Elon Musk’s Tesla Roadster is cruising through the solar system after successfully being blasted into orbit but will we ever come into contact with it again?
A team of researchers have made some calculations using their knowledge of orbital dynamics and they believe there’s a small chance the Roadster could hit Earth.
According to astrophysicist Hanno Rein and his team from the University of Toronto in Canada, the probability of Musk’s cherry-red car hurtling back home is 6% over a million years.
Based on the 240 simulations the team ran, there’s also a 2.5% chance it could crash on Venus a million years from now.
Speaking to Science, Professor Rein said: “We have all the software ready, and when we saw the launch last week we thought, ‘Let’s see what happens’.
“So we ran the [Tesla’s] orbit forward for several million years.”
The Roadster is approximately 1.24 million miles (two million kilometres) from Earth and firmly in solar orbit, after being blasted out of Earth on SpaceX’s Falcon Heavy rocket.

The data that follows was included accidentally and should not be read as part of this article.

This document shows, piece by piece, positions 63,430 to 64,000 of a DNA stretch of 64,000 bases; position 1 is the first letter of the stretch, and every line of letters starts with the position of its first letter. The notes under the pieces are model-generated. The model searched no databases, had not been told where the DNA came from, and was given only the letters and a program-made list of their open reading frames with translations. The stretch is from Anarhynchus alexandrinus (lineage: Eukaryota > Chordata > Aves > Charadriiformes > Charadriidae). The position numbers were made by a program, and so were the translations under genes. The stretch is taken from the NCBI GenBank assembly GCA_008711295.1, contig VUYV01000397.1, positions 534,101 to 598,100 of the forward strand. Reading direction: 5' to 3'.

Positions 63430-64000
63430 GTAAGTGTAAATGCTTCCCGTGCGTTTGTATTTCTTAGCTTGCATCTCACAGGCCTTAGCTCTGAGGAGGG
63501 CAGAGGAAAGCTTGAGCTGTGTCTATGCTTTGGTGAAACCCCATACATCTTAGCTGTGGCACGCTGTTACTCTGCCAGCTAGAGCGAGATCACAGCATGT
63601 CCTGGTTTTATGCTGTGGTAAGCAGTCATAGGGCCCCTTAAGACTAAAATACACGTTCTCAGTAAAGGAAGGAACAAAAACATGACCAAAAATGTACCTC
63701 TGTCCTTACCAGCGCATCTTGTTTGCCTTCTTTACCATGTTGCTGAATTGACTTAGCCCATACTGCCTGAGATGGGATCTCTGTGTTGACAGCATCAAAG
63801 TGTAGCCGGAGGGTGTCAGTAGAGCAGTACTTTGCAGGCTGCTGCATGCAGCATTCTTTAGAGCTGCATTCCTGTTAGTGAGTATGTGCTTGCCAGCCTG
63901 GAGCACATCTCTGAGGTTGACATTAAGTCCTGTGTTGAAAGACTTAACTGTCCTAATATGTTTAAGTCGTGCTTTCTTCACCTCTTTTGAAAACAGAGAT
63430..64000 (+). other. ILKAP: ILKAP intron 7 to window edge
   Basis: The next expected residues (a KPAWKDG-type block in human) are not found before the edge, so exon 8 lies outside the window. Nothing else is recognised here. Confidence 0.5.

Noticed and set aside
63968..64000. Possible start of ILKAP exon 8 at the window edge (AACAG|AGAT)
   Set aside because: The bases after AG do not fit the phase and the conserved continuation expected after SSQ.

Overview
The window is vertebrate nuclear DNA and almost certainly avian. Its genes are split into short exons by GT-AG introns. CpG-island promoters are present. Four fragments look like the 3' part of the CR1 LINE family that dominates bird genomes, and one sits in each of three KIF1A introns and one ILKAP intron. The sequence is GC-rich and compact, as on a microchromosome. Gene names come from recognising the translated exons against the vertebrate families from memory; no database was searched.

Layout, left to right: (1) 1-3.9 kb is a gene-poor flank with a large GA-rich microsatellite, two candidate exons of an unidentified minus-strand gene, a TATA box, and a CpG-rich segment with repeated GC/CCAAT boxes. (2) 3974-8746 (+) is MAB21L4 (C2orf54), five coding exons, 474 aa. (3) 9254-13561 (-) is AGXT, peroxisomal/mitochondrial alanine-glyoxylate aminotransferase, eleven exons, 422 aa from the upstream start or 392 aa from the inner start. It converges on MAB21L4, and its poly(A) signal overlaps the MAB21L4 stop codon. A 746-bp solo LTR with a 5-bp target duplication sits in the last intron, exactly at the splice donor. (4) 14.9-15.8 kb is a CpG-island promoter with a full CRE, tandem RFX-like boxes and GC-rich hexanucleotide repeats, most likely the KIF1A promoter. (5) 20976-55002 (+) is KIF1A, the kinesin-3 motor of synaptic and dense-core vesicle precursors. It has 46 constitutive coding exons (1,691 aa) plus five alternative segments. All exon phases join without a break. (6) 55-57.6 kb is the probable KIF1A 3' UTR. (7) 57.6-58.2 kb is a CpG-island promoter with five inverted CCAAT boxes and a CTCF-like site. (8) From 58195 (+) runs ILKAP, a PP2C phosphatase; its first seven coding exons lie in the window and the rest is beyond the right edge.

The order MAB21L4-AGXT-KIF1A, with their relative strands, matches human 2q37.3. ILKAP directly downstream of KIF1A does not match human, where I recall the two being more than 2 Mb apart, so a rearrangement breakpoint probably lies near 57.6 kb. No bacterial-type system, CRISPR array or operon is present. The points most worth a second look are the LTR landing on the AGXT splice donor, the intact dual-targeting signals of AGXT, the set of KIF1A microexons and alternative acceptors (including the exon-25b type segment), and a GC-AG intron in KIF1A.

According to Prof Rein, the Roadster’s first brush with Earth will be in 2091.
But he adds that it is impossible to map out the vehicle’s path with certainty because any encounters with other space objects, however small, could result in changes in the car’s trajectory.
Prof Rein told CBS News: “The bottom line is we can’t predict with certainty what’s going to happen after just a few hundred years, because it’s a chaotic orbit and we can only draw conclusions in a statistical sense.”
Dr Rein also reckons it is unlikely the Roadster would cause damage if it ever found itself on a collision course with Earth.
He said: “It will either burn up [in the atmosphere] or maybe one component will reach the surface.
“There is no risk to health and safety whatsoever.”
Last week, SpaceX launched the Heavy from the Kennedy Space Centre in Florida, generating more than five million pounds of thrust on lift-off as it carried the Roadster into space.
The car, which has a mannequin dubbed “the Starman” strapped in the driver’s seat, is cruising towards the asteroid belt, well beyond Mars.
It is expected to play David Bowie’s Space Oddity on loop as it travels through space “for a billion years or so”, according to Musk.